currently require membership in DEE in order for students to participate in our
paper/poster competitions: Change “A student who applies must be a member of the Division
of Ecology and Evolution, ….” to “A student who applies must be a member of
Division of Ecology and Evolution SICB, ….” We discussed
and agreed to make a change to this requirement at last year’s business
meeting, but then never formally requested a vote of the membership. We will
do so this spring as required elsewhere in our bylaws:
may be amended by two-thirds vote of those responding by e-mail or mail ballot
provided that notice has been given to all members at least sixty (60) days in
intends to create a new division called Comparative Biomechanics so that the
Society can serve as a home for this growing field. Discussion concerns
whether this new division will conflict with or negatively impact current
divisions such as DVM. We also discussed how SICB should handle emerging fields
in biology, for example Computational Biology. One thought was that it would be
a way of integrating other science fields with biology, such as mathematics. We
agreed that the Program Officer could help generate new symposia based on the
interface between Ecology and Evolution with emerging fields.
expressed concern over access to affordable food at this venue for students,
but noted the nice job to make available free continental breakfast and relatively
inexpensive sack lunches. This concern will not be an issue at Phoenix 2007,
which is apparently located adjacent to an affordable food court.
speaking of future venues, venues after Phoenix 2007 and San Antonio 2008 could
include a return to Vancouver and New Orleans as well as new places like Puerto
Rico and Mexico.
Kingsolver highlighted the recently NSF-funded NESCent currently located in the
Research Triangle area of North Carolina. NESCent funds postdocs, sabbaticals,
catalysis meetings, and working groups, and will do so for at least the next 10
years. Members should take advantage of this opportunity just like ecologists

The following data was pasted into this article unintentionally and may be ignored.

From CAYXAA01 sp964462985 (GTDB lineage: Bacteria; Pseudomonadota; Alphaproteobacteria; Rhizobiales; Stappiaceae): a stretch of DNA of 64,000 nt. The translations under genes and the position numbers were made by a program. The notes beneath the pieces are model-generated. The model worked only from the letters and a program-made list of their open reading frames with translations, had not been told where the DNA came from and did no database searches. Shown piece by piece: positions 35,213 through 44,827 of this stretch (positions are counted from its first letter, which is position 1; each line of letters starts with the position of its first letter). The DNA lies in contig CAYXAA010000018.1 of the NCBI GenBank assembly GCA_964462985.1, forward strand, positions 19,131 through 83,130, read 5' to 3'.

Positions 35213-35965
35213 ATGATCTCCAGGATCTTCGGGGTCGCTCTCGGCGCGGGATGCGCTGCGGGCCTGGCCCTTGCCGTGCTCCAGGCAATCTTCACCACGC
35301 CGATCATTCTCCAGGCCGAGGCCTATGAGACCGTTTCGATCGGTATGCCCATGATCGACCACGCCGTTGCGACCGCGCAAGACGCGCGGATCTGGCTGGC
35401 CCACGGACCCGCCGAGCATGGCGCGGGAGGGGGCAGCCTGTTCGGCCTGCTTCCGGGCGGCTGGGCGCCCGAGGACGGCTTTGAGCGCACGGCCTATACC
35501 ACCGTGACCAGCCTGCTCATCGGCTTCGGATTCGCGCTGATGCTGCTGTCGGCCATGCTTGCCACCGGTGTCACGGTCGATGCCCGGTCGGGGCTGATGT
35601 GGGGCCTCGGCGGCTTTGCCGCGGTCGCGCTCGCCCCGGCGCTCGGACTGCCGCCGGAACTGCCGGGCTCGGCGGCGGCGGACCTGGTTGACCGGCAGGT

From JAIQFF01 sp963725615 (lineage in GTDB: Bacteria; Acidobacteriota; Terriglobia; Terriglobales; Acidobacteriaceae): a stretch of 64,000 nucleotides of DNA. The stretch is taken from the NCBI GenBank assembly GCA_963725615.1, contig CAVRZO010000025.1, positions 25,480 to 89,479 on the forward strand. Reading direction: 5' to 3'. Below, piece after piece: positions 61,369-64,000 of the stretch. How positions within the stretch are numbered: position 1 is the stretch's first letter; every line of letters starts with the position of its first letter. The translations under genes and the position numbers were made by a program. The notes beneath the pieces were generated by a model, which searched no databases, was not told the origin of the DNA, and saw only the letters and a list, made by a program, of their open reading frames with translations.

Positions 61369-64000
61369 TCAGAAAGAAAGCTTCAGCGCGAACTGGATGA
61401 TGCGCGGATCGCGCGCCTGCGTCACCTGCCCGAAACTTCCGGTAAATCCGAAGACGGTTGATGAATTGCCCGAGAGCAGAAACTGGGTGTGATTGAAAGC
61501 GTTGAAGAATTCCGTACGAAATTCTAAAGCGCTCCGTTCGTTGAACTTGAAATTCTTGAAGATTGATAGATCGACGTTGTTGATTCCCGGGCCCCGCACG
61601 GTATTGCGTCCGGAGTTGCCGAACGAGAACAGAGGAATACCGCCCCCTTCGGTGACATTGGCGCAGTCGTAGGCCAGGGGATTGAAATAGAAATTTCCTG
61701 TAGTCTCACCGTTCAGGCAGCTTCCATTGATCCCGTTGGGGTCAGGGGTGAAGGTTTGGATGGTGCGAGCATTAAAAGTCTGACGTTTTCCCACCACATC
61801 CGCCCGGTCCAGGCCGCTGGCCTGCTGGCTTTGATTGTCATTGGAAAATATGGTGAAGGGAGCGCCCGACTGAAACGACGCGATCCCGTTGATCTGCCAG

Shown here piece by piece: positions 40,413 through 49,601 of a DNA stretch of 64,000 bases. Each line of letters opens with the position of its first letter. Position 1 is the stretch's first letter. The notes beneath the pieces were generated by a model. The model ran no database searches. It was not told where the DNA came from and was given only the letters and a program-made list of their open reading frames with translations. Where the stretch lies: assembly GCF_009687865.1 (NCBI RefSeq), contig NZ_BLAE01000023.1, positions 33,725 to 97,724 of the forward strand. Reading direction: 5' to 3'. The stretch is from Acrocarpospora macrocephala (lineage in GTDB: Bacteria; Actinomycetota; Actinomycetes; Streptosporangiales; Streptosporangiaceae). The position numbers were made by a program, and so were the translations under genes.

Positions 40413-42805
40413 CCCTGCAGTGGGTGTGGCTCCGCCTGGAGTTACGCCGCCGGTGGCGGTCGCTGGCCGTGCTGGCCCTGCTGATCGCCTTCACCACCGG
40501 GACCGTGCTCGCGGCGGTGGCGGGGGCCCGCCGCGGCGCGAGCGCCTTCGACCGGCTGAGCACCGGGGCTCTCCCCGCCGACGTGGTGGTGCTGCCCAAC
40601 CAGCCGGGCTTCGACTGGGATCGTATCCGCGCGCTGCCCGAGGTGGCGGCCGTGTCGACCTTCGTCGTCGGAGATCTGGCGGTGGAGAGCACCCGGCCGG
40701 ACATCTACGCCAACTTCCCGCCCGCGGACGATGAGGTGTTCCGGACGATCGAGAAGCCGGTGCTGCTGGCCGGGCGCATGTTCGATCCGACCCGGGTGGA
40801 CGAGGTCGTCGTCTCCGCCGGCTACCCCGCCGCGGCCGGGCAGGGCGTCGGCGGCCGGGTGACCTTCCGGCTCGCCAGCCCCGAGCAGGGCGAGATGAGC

have done profitably with NCEAS!
this vein, the Society is considering drafting a brief statement in support of
the recent Dover decision rendered by Judge Jones, although these discussions
are in a preliminary stage.
Woodin has reconstituted the Development Committee to seek nontraditional
sources of revenue (e.g. commercial) to support SICB symposia since federal
support appears to be drying up.
need your input and participation to keep DEE vibrant and in a leadership position
within the Society. To that end, Tony and Fred have discussed how DEE can
enhance student participation and foster cross-disciplinary interactions to
help ensure a healthy long-term future for the Society.
way to more effectively promote the importance of SICB membership to our
non-SICB ecological- and evolutionary-oriented colleagues and students is to
incorporate novel activities at SICB meetings. For example, we might choose to
implement an Adopt-A-Student program where a voluntarily matched pair of new
student and SICB veteran exchange e-mail prior to the meeting, meet at the
opening social, share a SICB- and/or DEE-supported meal together on the first
day, or whatever seems best.
(or in addition), we might consider becoming more involved in targeted
recruiting and support of specific individuals for Society membership and
career guidance. Should we be pro-active in extending SICB's reach to new
members from underrepresented groups and to engage these individuals in
integrative and comparative scientific activities? Both student-oriented
activities and research/education opportunities that focus on national
priorities such as these will promote life-long membership in, and commitment
to, SICB. President Woodin let on that the SICB Diversity Committee has lapsed
at this meeting, but will be reconstituted imminently. To that end, SICB has a
pot of $$$ set aside for promoting these issues that we could tap with a
creative proposal. The sites of the two future meetings, Phoenix and San
Antonio, may be good areas in which to recruit new members from
also continue to develop creative ideas for symposia to be held at future SICB
meetings. DEE will support you. Here is one symposium possibility to spur
your thinking: we might consider exploring the fast-growing roles of
computational biology in our discipline. How much should we rely on
computers? Will organismal biologists and natural historians, among others, be
sidelined by this change of emphasis? Will/should we lament the loss of
relatively noncomputational fields? We look forward to your ideas!
ideas suggested for symposia by those in attendance were "Computational
Biology" and "Human - Induced Evolution in Wild Populations"
meeting was adjourned
Link to officer list on DEE page